If you experience resentment or racism, these are qualities specific to the individual. It’s not an excuse, but we’re all human with our own problems and fair share of bad days.
9. When will the next strike be?
Will ___ be on strike when I come to Greece on ___?
Where can I find information on strikes?
You can find a list of strikes, and information on strikers, unions and where/when to find announcements at: livingingreece.gr/strikes
- What are my rights if my flight is canceled due to an air traffic controllers strike? — Telegraph Travel
10. What can I do?
- Stay informed of strikes.
- Be alert, not paranoid.
- Be honest about who you are and what you’re willing to accept: If you want things your way or like the security/comfort of known factors, there’s nothing wrong with booking a package tour or all-inclusive resort where risk is minimized (if sanitized) and problems solved by someone else.
- Consider travel insurance: Some policies pay out if your flight is canceled/delayed or you’re otherwise inconvenienced.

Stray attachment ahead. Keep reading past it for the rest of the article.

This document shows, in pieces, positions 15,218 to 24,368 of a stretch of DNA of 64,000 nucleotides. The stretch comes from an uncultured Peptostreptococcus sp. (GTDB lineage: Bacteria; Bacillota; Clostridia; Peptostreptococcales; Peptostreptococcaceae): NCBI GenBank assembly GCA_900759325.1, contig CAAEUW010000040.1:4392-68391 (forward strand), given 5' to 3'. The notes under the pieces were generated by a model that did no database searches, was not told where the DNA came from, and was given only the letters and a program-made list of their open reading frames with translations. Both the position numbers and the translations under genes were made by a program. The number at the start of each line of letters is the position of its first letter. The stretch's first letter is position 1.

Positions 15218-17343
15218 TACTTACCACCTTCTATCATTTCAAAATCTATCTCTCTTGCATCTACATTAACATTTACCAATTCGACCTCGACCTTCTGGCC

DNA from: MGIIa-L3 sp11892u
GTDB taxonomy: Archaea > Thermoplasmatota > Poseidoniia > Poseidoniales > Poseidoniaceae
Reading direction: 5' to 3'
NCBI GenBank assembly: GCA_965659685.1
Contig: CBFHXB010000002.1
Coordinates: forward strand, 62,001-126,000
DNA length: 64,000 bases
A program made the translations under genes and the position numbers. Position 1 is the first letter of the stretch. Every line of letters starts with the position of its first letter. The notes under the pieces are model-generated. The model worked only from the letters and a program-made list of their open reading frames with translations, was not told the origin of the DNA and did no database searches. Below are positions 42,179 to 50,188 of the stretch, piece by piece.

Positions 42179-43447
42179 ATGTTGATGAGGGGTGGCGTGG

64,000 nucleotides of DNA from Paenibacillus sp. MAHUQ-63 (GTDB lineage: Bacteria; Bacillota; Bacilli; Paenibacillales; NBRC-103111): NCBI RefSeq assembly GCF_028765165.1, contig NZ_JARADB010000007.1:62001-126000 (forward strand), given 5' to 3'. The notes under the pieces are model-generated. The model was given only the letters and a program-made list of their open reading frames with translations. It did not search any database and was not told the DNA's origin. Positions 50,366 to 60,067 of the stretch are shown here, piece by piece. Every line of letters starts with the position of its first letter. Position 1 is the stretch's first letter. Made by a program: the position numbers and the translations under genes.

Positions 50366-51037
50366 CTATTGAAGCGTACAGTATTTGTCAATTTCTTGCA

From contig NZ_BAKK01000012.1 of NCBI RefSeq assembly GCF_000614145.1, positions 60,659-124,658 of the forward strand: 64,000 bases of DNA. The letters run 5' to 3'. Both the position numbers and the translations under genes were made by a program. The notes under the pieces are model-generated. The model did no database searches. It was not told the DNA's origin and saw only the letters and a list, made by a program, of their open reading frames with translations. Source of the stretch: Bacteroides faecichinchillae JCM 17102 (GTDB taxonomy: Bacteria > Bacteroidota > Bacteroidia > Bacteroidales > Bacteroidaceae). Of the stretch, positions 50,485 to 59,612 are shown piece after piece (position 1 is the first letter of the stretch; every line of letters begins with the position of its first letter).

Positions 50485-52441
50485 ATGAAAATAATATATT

- Read the fine print: Does your credit card protect you if the ____ company or hotel goes bankrupt? Is your plane ticket refundable, non-refundable, changeable for a fee? Will you be charged a night’s stay at the hotel if you arrive late? Is your booking agent available 24/7 if something goes wrong? Do you have a backup plan, if stranded?
- Select a different country: If you expect schedules to run on time, transparent information, clear solutions and everything in English, Greece may not be the country for you.
- Be open and try embracing the beautiful chaos.
Greece is not always white sand, white pillars and whitewashed houses. Things can go wrong, but realize that we are here to help and the most memorable moments in life are those you didn’t plan.
Kalo Taxidi 🙂
Kat is a well-traveled American journalist and author who lives and works full time in Athens. To learn more, see “About Me.”